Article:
A Clinical Perspective
Thorazine is SmithKline Beecham's brand name for chlorpromazine. It is prescribed for a number of reasons, but is mostly used to reduce symptoms of psychotic disorders such as schizophrenia. Other uses for Thorazine include the short-term treatment of severe behavioral disorders in children, including explosive hyperactivity and combativeness, and for the hyper-energetic phase of bipolar disorder. It is also used to control nausea and vomiting, and to relieve restlessness and apprehension before surgery. In more rare instances, Thorazine is used as an aid in the treatment of tetanus, and is prescribed for uncontrollable hiccups and acute intermittent porphyria. The first U.S. hospital to use Thorazine was Taylor Manor Hospital, located in Ellicott City, Maryland. It was tested there in 1953 by Dr. Irving Taylor, the hospital's medical director.
Possible Side Effects
Abnormal secretion of milk, abnormalities in movement and posture, agitation, anemia, asthma, blood disorders, breast development in males, chewing movements, constipation, difficulty breathing, difficulty swallowing, dizziness, drooling, drowsiness, dry mouth, ejaculation problems, eye problems causing fixed gaze, fainting, fever, flu-like symptoms, fluid accumulation and swelling, headache, heart attack, high or low blood sugar, hives, impotence, inability to urinate, intestinal blockage, involuntary movements of arms and legs, tongue, face, mouth, or jaw, irregular blood pressure, pulse, and heartbeat, irregular or no menstrual periods, jitteriness, light-headedness on standing up, lockjaw, mas-klike face, muscle stiffness and rigidity, narrow or dilated pupils, nasal congestion, nausea, pain and stiffness in the neck, persistent, painful erections, pill-rolling motion, protruding tongue, puckering of the mouth, puffing of the cheeks, rapid heartbeat, red or purple spots on the skin, rigid arms, feet, head, and muscles including the back, seizures, sensitivity to light, severe allergic reactions, shuffling walk, skin inflammation and peeling, sore throat, spasms in the jaw, face, tongue, neck, mouth, and feet, sweating, swelling of breasts in women, swelling of the throat, tremors, twitching in the body, neck, shoulders and face, twisted neck, visual problems, weight gain, yellowed skin and whites of eyes.
- Thorazine is known to cause tardive dyskinesia, a condition marked by involuntary muscle spasms and twitches in the face or body. It is most common among the elderly, especially women, but if it appears the condition may be permanent.
- If an individual has ever had asthma, a brain tumor, breast cancer, intestinal blockages, emphysema, glaucoma, heart, kidney, or liver disease, respiratory infections, seizures, or an abnormal bone marrow or blood condition, they should not take Thorazine. Individuals regularly exposed to pesticides and extreme heat should also avoid it. Thorazine can mask symptoms of brain tumors, intestinal blockage, and Reye's syndrome.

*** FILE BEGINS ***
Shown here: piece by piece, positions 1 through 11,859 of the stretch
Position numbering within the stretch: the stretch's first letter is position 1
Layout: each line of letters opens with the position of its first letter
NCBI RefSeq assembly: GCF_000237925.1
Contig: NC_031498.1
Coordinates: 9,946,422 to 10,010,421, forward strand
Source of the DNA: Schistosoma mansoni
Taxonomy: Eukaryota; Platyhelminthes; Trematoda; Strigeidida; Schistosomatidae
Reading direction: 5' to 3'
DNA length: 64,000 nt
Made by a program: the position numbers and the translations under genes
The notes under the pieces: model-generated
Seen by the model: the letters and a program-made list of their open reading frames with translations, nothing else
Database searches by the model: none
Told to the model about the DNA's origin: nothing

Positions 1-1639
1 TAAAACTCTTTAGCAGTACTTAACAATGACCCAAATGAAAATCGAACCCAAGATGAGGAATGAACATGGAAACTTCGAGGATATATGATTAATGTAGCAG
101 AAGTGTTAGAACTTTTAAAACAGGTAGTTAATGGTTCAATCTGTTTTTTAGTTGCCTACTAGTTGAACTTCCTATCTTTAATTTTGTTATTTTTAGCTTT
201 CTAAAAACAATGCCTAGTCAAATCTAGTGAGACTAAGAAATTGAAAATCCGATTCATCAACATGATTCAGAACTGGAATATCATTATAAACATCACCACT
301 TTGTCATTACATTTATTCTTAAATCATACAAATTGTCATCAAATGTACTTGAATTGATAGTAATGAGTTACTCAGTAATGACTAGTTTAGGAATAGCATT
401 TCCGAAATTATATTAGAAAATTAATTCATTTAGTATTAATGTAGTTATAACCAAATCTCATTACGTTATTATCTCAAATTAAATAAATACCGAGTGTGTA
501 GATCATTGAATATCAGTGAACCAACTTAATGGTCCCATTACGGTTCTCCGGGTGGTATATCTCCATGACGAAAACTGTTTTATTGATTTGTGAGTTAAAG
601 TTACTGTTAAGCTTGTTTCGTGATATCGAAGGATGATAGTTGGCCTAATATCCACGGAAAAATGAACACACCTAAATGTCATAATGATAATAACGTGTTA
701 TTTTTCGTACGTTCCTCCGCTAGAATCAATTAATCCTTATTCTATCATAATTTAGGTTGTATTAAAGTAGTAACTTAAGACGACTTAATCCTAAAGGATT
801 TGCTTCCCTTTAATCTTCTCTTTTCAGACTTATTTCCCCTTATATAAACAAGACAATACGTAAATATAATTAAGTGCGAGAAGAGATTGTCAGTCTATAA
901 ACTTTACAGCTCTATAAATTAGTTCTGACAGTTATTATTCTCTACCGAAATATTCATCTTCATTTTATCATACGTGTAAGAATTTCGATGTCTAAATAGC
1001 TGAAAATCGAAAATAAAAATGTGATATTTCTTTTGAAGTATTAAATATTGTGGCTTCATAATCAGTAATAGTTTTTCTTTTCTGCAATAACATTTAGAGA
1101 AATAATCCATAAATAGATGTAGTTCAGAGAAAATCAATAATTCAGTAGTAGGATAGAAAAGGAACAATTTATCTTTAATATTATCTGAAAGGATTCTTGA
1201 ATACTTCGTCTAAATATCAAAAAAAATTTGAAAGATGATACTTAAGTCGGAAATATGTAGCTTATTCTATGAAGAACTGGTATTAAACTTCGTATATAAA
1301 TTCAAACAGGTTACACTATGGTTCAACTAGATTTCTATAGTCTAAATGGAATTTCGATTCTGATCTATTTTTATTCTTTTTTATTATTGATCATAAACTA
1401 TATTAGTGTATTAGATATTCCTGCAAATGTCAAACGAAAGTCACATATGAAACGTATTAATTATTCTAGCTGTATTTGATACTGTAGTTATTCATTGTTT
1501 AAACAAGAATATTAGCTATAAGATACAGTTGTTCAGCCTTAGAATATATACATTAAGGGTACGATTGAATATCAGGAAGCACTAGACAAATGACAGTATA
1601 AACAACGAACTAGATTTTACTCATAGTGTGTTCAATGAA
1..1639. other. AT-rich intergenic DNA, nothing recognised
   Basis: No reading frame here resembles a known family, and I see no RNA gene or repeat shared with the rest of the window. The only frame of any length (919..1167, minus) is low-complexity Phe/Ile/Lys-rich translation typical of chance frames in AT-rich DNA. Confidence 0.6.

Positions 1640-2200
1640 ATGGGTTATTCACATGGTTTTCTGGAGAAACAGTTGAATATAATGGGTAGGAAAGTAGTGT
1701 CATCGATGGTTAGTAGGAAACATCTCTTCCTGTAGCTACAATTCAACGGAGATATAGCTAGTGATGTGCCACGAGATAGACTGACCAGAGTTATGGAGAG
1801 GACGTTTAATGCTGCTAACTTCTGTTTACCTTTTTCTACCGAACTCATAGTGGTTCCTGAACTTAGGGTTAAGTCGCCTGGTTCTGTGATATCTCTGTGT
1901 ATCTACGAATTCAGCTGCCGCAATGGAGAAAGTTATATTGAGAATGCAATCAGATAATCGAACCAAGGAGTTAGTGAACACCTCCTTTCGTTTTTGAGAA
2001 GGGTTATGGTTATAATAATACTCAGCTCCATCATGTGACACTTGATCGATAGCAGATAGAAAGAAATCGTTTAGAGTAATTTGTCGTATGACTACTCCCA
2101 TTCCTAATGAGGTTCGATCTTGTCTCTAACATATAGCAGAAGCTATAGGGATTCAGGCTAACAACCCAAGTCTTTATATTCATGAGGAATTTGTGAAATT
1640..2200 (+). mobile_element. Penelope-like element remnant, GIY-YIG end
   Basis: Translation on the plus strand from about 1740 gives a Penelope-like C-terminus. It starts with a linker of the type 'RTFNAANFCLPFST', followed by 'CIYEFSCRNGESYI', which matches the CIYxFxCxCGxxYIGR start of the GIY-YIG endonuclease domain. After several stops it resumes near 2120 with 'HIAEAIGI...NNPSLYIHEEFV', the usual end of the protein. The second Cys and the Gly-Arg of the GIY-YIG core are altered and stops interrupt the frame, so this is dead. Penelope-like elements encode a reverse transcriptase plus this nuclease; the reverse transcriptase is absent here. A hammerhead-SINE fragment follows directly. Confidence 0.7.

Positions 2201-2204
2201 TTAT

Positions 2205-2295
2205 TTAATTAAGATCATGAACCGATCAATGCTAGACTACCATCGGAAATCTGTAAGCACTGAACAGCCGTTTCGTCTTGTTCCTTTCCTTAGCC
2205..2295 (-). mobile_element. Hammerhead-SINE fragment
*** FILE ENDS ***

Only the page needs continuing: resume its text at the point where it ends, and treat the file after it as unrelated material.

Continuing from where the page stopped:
- Thorazine must not be stopped suddenly, as this may cause stomach inflammation, dizziness, nausea, vomiting, and tremors.
- Because it suppresses the cough reflex, individuals taking Thorazine may have trouble vomiting. They will also have an increased sensitivity to light and should avoid being out in the sun too long.
- Thorazine can cause a group of symptoms called Neuroleptic Malignant Syndrome, which can be fatal. Symptoms of this syndrome include extremely high body temperature, rigid muscles, mental changes, irregular pulse or blood pressure, rapid heartbeat, sweating, and changes in heart rhythm.
- Symptoms of Thorazine overdose may include agitation, coma, convulsions, difficulty breathing or swallowing, dry mouth, extreme sleepiness, fever, intestinal blockage, irregular heart rate, low blood pressure, and restlessness.
- The effects of Thorazine during pregnancy have not been adequately studied, and pregnant women should use Thorazine only if clearly needed. The drug does appear in breast milk and may affect a nursing infant.
If taken in a liquid concentrate form, Thorazine must be diluted with a liquid such as soda, coffee, fruit juice, milk, tea, tomato juice, or water. Semisolid foods such as pudding and soup are also permissible, but alcohol is not. Thorazine tastes best when diluted immediately prior to use. It should always be stored away from heat, light, and moisture. The liquid should not be frozen. The liquid concentrate form is sensitive to light, and must be stored in a dark place but it does not need to be refrigerated.
Psychotic Disorders: Initial doses may range from 30 to 75 milligrams daily, divided into equal doses and taken a few times per day. Improvement may not be seen for weeks or months.
Nausea and Vomiting: The usual tablet dosage is 10 to 25 milligrams, taken every four or six hours as needed. One 100-milligram suppository may be used every six to eight hours.
Uncontrollable Hiccups and Acute Intermittent Porphyria: Doses may range from 75 to 200 milligrams daily, in three or four equal doses.
Children: Thorazine is not generally prescribed for children under six months of age, and above that age the dosage is calculated according to the child's weight.
Older Adults: Lower dosages of Thorazine are recommended because of a greater risk of low blood pressure and tardive dyskinesia.
The following substances should not be combined with Thorazine:
Anesthetics, antacids, anti-seizure drugs, anti-spasmodic drugs, atropine, barbiturates, blood-thinning drugs, captopril, cimetidine (e.g., Tagamet), diuretics, epinephrine (an Epi-Pen), guanethidine, lithium, MAO inhibitors, narcotics (e.g., Percocet and Demerol), or propranolol.
The PDR Pocket Guide to Prescription Drugs, page 1247.